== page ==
Percocet Addiction Detox, Treatment, & Rehab Programs

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Percocet addiction is a severe and chronic brain disease that can often be very challenging to overcome without professional help. Many individuals with Percocet dependence find that comprehensive, long-term care and support in a rehab center can be vital for maintaining a lasting recovery. At Guardian Recovery, we offer inpatient and outpatient programs, individualized treatment plans, and a wide range of therapeutic services and activities. 

Contact us to learn more about our commitment to provide those we treat with the skills and support they need to stop misusing Percocet and other substances. We can help you foster the healthy, sober life you deserve.

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Developing Addiction to Prescription Percocet Medication

Addiction is a complex and multifaceted disorder that consists of changes in the brain’s structure and function. Psychoactive substances, including drugs of misuse, trigger the release of dopamine in the brain, a chemical associated with feelings of pleasure and reward. With continued use, tolerance can develop, meaning that increasingly higher doses are required to achieve the desired effects. This can lead to an escalation of substance use.

Dependence is a condition that occurs when the body adapts to a substance’s presence in the system, leading to cravings and withdrawal symptoms upon discontinuation. As dependence and tolerance progress, full-blown addiction can develop. At this time, the individual’s behavior may transition from voluntary substance use to a complete loss of control. Moreover, they will engage in compulsive drug-seeking behavior despite having experienced negative consequences.

Signs & Symptoms of Physical & Mental Dependence on Percocet Include:

  • Tolerance
  • Withdrawal symptoms
  • Preoccupation with obtaining and using Percocet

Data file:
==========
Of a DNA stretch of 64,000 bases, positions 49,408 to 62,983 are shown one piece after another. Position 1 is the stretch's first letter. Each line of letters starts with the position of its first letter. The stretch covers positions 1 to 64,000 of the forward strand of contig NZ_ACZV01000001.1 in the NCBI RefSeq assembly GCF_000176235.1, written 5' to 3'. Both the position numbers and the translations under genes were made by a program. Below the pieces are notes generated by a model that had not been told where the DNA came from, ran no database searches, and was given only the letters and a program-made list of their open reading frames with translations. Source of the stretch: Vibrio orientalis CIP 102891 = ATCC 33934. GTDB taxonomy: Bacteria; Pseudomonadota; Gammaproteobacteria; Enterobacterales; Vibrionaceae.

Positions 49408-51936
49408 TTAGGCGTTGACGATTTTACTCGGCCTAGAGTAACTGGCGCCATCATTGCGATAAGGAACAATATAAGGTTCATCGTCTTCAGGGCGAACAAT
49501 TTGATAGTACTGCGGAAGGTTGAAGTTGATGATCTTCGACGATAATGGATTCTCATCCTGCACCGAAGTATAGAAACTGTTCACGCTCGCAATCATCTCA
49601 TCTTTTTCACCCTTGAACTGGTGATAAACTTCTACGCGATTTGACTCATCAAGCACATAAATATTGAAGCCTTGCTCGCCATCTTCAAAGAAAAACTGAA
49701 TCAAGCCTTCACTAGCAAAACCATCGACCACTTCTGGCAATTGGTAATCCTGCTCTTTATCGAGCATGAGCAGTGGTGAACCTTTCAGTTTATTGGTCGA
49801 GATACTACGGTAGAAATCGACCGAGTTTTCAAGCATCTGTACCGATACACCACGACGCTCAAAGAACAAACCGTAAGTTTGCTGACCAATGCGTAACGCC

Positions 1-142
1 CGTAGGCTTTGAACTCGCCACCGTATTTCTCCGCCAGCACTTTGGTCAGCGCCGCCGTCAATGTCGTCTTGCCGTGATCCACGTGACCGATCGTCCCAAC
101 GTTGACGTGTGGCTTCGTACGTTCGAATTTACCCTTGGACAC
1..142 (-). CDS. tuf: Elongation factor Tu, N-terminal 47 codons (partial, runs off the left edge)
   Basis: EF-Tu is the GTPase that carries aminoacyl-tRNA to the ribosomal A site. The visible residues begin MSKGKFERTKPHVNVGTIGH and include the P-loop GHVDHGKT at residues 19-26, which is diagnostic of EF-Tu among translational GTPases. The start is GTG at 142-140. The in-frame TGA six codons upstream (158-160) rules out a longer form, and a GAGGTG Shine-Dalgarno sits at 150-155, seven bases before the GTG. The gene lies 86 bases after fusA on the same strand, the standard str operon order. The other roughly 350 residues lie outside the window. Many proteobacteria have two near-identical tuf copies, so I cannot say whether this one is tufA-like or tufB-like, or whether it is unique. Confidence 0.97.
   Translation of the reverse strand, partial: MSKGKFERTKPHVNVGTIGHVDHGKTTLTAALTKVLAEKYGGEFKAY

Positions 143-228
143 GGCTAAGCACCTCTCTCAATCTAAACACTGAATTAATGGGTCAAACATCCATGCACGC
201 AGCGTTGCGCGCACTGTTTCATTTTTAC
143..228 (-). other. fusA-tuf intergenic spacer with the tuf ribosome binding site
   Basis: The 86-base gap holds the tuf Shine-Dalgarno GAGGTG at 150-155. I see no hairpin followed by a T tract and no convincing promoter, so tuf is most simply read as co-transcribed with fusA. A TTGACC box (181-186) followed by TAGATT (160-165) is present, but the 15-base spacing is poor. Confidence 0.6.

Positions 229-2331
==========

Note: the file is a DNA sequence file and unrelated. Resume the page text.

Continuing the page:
• Inability to control use despite adverse consequences
  • Loss of interest in other activities
  • Neglect of responsibilities, such as work and family life
  • Social isolation
  • Problems with finances or legal issues
  • Noticeable physical changes, such as weight loss or gain
  • Emotional instability

Percocet Addiction Detox & Rehab Process

Although the exact strategies and elements included in personalized treatment plans can vary, addiction treatment and recovery for Percocet misuse typically follows a specific process.

Components Include:

  • Comprehensive assessment
  • Case management
  • Medical detox
  • Inpatient programs
  • Outpatient programs
  • Evidence-based therapies 
  • One-on-one support from behavioral health professionals such as a psychiatrist
  • Holistic practices such as meditation and yoga
  • Psychoeducation
  • Skill building
  • Nutritional therapy
  • Peer support
  • Relapse prevention
  • Aftercare planning

More therapies, services, and activities are available that can be included in your personalized treatment plan. Contact Guardian Recovery to learn more.

How Long Are Addiction Treatment Programs?

Following medical detox, individuals participate in an inpatient or outpatient treatment program. These usually last from 28–90 days or longer, depending on the person’s needs, the severity of their addiction, and their progress in treatment and toward recovery. If a person receives a full continuum of care, the entirety of their treatment plan may last six months to a year or more.

Detoxing From Percocet Use

Percocet is a prescription painkiller consisting of the opioid oxycodone and acetaminophen. Medical detox is the process of quitting use while relieving cravings and withdrawal symptoms using Food and Drug Administration (FDA) approved medications such as suboxone. Critically, detoxing from Percocet without professional help instead of in a clinical environment can lead to potentially severe complications, such as electrolyte imbalance and dehydration. 

Withdrawal symptoms during Percocet detox usually start a few hours after the last use. These effects herald the acute phase of withdrawal, which is usually the worst within the first 24–72 hours after the last dose. 

Physical & Emotional Symptoms Include:

  • Aches and pains 
  • Flu-like symptoms
  • Anxiety and depression
  • Mood swings
  • Sleep disturbances
  • Drug cravings
  • Sweating and chills
  • Nausea and vomiting
  • Stomach cramps
  • Difficulty concentrating
  • Thoughts of self-harm

Percocet Withdrawal Effects Timeline:

  • Days 1–2—Effects begin 12–24 hours after the last dose and typically include muscle aches and pains, anxiety and depression, insomnia, and sweating.
  • Days 3–5—Withdrawal effects peak, and may also consist of nausea and vomiting, diarrhea, stomach cramps, chills, and an increased heart rate.
  • Days 6–7—Withdrawal symptoms usually begin to improve, but emotional symptoms can persist, including anxiety, depression, and drug cravings.